Wales had 13 counties that hardly changed for centuries. then politicians got into the habit of shaking up councils every 20 years or so.Read the full story ›
The Welsh Government has published its plans to shake up local government. The current 22 local authorities would be replaced by either eight or nine new councils, with the only question left open is whether north Wales should have two councils or three.
The plans go further than the Williams Commission proposals for between 10 and 12 councils. The idea of following health board boundaries has also been rejected, with Bridgend grouped with Rhondda Cynon Taf and Merthyr Tydfil rather than Swansea and Neath Port Talbot.
But to get its plans through, Labour will have to win an outright majority at next year's Assembly election or do a deal with another party. All the opposition parties have other ideas so today's map is not yet a done deal.
This announcement provides further clarity on the future configuration of local authorities in Wales. It sets out our preference for the future structure in south, mid and west Wales while facilitating further discussion around north Wales. The case in north Wales is finely balanced between two or three local authorities. We therefore feel that there is a case for a further debate and would welcome views. I want to emphasise this is not a final decision. It is the next phase in our public debate.
The full list of proposed mergers is:
- Gwynedd, Anglesey and Conwy
- Denbighshire, Flintshire and Wrexham
- Ceredigion, Carmarthenshire and Pembrokeshire
- Swansea and Neath Port Talbot
- Bridgend, Rhondda Cynon Taf and Merthyr Tydfil
- Cardiff and Vale of Glamorgan
- Newport, Monmouthshire, Torfaen, Blaenau Gwent and Caerphilly
Powys would remain unchanged and the option of merging Conwy and Denbighshire into an additional county is also on offer.
Wales has one of the lowest rates of survival from sudden cardiac arrest with nearly 8000 people dying unnecessarily each year.
More people die in the UK from sudden cardiac arrest each year, than breast cancer, lung cancer, HIV and AIDs combined.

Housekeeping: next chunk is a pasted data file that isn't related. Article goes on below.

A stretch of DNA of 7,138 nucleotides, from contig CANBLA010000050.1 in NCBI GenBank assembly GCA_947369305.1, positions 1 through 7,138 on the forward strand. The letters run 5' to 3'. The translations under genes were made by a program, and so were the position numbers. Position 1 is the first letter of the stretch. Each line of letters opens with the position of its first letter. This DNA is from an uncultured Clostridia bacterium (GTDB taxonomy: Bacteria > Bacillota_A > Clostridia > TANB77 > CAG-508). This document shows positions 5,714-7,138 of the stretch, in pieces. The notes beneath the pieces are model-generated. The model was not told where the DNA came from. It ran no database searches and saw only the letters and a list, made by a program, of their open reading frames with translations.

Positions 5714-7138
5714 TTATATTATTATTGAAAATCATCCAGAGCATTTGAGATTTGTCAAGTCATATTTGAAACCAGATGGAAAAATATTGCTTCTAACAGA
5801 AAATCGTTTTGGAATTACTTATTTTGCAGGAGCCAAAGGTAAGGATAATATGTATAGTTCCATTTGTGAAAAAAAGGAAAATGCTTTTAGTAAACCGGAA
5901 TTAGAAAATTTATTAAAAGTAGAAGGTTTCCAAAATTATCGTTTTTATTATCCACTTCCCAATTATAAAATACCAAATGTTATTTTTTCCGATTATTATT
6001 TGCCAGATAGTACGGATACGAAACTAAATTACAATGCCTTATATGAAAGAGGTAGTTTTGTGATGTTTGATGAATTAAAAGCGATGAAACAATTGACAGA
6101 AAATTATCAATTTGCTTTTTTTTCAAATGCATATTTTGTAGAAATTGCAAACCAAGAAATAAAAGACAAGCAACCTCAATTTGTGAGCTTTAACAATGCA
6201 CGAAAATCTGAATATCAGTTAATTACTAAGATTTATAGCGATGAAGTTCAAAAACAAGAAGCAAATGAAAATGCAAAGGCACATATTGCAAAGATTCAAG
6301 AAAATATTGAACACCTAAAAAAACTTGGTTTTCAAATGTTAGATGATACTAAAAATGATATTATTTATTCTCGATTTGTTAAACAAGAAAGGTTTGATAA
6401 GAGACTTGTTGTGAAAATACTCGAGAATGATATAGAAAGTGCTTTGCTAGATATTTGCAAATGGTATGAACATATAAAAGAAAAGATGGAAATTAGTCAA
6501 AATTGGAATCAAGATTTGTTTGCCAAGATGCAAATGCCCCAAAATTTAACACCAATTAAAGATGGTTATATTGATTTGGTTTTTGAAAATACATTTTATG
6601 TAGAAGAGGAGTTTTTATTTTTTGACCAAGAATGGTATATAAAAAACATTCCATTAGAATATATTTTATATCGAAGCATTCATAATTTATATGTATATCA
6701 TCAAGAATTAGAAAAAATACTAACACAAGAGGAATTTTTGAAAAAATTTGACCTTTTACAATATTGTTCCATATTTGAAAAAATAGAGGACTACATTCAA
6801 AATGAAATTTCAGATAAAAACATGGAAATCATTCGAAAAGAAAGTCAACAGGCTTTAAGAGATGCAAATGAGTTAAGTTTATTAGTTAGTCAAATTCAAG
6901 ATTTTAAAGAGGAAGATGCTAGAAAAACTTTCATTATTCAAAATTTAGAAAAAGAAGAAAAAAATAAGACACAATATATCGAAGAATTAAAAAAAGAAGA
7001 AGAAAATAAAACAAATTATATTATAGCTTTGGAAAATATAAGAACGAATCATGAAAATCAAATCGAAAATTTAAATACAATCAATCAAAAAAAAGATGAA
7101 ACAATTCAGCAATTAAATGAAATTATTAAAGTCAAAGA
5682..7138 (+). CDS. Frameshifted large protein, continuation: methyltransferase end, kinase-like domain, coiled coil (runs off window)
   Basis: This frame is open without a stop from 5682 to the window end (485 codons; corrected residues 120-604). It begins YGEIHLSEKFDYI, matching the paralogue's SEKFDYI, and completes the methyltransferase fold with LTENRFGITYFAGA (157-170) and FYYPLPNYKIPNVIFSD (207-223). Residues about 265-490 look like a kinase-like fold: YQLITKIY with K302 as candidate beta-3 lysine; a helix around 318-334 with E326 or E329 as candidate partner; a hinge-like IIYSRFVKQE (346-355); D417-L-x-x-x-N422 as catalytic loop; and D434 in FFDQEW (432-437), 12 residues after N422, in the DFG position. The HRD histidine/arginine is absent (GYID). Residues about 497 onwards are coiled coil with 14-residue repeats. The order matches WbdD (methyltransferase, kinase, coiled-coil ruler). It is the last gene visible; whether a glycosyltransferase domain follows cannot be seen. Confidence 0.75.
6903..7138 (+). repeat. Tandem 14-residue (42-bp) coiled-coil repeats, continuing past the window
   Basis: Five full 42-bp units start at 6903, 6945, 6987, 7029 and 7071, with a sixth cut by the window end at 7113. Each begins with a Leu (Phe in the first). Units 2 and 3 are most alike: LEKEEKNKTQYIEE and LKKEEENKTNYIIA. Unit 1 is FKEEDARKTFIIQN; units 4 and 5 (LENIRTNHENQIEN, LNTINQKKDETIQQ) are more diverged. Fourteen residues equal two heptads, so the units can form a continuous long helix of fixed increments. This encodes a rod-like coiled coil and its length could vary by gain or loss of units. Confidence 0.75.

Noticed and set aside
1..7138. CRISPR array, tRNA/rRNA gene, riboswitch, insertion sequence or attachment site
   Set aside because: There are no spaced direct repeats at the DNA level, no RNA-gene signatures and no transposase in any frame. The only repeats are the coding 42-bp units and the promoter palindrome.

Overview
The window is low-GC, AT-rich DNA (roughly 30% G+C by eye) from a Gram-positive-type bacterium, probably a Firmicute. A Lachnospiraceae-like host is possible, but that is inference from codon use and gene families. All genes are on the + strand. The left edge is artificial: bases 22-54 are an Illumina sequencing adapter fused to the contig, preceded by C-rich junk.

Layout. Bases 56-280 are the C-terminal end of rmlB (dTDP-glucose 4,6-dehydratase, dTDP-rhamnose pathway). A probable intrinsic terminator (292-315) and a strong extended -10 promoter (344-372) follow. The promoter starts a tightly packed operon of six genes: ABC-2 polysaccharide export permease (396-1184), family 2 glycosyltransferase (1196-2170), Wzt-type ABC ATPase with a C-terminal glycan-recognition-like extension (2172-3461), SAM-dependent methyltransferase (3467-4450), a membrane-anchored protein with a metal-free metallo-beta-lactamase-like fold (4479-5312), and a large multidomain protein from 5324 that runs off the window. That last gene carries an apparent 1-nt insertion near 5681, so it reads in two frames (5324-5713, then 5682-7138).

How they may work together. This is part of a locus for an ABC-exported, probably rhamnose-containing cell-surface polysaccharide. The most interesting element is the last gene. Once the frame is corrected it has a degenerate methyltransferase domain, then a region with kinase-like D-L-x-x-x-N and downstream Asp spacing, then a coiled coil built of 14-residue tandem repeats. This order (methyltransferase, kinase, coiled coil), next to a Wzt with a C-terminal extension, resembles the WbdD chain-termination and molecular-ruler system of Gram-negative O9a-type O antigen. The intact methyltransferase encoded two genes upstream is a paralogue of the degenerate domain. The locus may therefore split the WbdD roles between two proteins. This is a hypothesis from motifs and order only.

Heart rhythm charity Arrhythmia Alliance are calling on Government, politicians, healthcare professionals, emergency services and the public to take action in helping to save the many lives lost to sudden cardiac death.
Every six minutes someone in the UK suffers a sudden cardiac arrest and their chance of survival is less than 10% - in Wales less than 3% - yet in many other countries this person would have a 50% chance of life.
This has to change, so we have asked why is this happening and what can be done to save these lives.
When someone collapses with a sudden cardiac arrest the time taken to shock the heart back to a normal rhythm can be critical and for every minute without defibrillation the chance of survival decreases by 10%.
The family of a man who died after botched liver surgery in Cardiff say they want information about surgeons to be shared to the public.Read the full story ›
A hotel in Cardiff city centre that closed its doors to guests due to a virus outbreak has reopened.
Environmental Health officers said the hotel had now been "deep cleaned" following the 26 cases of gastroenteritis - a stomach bug.
We can confirm that the hotel has now re-opened and we are satisfied with actions taken. We will continue to work closely with The Angel Hotel over the next week and acknowledge the co-operation we have received during this investigation.
A north Wales health board says a police investigation is underway into spending on a hospital redevelopment.
The Betsi Cadwaladr Health Board, which was recently placed in special measures, says two members of staff have been suspended while the investigation is underway.
In a statement on its website the health board says the inquiry is focusing on capital spending in 2014 where there were "concerns" over the costs of redevelopment at Ysbyty Glan Clwyd.
The Health Board took swift action to initiate an audit review of the scheme and subsequently referred matters to NHS counter fraud services.
An investigation involving NHS counter fraud services and North Wales Police is, we understand, ongoing.
Two members of staff are suspended whilst this investigation progresses.
North Wales Police have yet to comment on the investigation.
Angelo Farrugia needs a bone marrow transplant - without it he will die. He says more young men need to know that they could save a life.Read the full story ›
The first NHS Wales Annual Quality Statement is released today.
It comes after a 12-month period that has seen serious concerns raised about the NHS, from the care of mental health patients in north Wales to hospital A&Es missing government waiting time targets.
Despite this, the report says the service is doing well and improvements are being made.
The next phase of the public information campaign about the new system of organ donation in Wales starts this week.
Television, radio and digital adverts will be broadcast and all homes in Wales will receive an information pack to encourage people to start thinking about their organ donation choices.
The most recent survey of public attitudes towards the changes shows that the proportion of adults aware of them has increased from 57% in June 2014 to 63% in March 2015.
We hope this new law will help save lives by transforming attitudes towards consent to organ donation here in Wales.
It's great to see awareness of the organ donation law change is increasing. As we move into the next phase of the public awareness campaign, we hope people will continue talking to their loved ones about their organ donation choices.
The new Wales-only soft opt-out system of organ donation comes into being on 1 December 2015.